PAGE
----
Balancing Economic Development with Historic Preservation
Friday, June 24, 2016
8:30 a.m. - 3 a.m. EDT
Portland, CT, United States
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Portland, the community with the longest frontage on the Connecticut River, features both challenging brownfields and a remarkable brownstone heritage. The program will explore how this small town can sustainably re-develop its economy and quality of life by preserving and leveraging its historic and natural resources. The Town Planner will provide an overview of past and present planning efforts as well as issues facing this small town. Land use professionals can take a lesson from Portland as they navigate through the complexities of balancing support for the re-development of a vacant mental health hospital campus to mixed-use while preserving the historical architectural and landscape resources on the site.
The program will include a bus tour which will first travel through the former Elmcrest Hospital site with its historic buildings and mature trees. The tour will travel along the base of the Arrigoni Bridge to Portland’s riverfront, where industrial uses still provide a large piece of Portland’s tax base. The tour will unload at the now famous Brownstone Exploration and Discovery Park, situated in the National Historic Landmark Brownstone Quarries. Sean Hayes, President of the Brownstone Exploration & Discovery Park leases the properties from the Town. He will share his dream for the future of the quarries to maximize both recreational potential and economic return. He will discuss the balancing act needed and the role planners and landscape architects can play in ensuring a win/win.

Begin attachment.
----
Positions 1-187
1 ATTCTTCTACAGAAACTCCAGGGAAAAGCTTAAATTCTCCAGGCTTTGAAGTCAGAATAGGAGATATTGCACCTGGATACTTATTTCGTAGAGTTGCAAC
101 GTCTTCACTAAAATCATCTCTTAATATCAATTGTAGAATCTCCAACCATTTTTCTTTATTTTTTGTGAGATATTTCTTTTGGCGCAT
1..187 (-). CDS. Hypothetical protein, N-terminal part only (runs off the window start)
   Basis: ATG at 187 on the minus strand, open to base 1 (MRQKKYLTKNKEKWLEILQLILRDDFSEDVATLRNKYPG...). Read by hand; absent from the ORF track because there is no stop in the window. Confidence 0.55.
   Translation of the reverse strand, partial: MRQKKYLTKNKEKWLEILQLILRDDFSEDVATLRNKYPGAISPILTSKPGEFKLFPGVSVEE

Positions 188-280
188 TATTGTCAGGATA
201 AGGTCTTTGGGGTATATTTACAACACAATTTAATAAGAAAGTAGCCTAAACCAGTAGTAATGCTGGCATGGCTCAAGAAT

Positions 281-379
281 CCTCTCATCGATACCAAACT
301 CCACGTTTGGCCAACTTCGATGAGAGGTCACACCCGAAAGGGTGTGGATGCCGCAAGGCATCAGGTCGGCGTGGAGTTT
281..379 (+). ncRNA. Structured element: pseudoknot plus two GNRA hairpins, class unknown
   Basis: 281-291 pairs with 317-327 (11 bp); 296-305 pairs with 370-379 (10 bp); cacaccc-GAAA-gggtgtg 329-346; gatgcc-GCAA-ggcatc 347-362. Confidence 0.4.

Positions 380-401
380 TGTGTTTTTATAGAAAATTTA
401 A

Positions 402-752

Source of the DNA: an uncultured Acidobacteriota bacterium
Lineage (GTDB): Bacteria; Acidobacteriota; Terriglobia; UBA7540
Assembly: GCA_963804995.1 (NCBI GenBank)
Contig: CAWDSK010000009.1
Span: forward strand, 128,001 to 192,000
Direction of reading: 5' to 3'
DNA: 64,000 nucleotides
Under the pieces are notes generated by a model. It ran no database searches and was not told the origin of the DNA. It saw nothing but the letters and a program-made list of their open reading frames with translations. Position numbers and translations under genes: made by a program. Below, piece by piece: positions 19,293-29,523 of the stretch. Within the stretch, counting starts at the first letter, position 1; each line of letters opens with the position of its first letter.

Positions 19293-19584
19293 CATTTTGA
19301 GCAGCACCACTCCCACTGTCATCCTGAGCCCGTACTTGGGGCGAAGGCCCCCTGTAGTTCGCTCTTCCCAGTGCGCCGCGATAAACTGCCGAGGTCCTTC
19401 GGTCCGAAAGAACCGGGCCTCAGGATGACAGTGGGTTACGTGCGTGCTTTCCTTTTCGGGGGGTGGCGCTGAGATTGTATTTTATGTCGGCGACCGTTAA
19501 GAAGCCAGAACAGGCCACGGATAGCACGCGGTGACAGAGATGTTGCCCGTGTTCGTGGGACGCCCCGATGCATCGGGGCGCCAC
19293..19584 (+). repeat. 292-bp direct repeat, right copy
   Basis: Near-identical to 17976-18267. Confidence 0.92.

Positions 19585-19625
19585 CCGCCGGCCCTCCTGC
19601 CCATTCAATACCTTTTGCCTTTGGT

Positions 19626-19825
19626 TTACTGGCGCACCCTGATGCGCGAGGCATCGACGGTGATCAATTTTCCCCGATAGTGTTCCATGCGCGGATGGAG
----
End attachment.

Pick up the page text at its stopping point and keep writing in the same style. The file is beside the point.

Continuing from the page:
The afternoon program will focus on brownfield redevelopment. A local consultant will share the challenges and opportunities uncovered, for the Town’s Brownstone Avenue redevelopment project and the next steps working with the CT State Department of Economic and Community Development. An EPA Project Officer will share her experiences working on similar projects throughout the Northeast, which have successfully integrated archeology with environmental remediation to create development opportunities. The day will wrap up with a presentation by an expert with decades of experience balancing programmatic uses with the need to protect the intrinsic qualities of National Parks and culturally valued public landscapes.
Planners will learn:
- How to anticipate and integrate local input and Plans of Conservation & Development in the development of design alternatives
- How to balance local land use regulations and approvals with the varied needs of potential investors, such as the internal traffic circulation required for retail and the minimum number of residential units
- How to obtain and implement Brownfield Grants in Connecticut
- About 'best practices' employed by the Environmental Protection Agency to clean up Brownfields
- How to accommodate the complex programmatic needs of recreational developments
- How to preserve the intrinsic characteristics of historic properties while designing for modern uses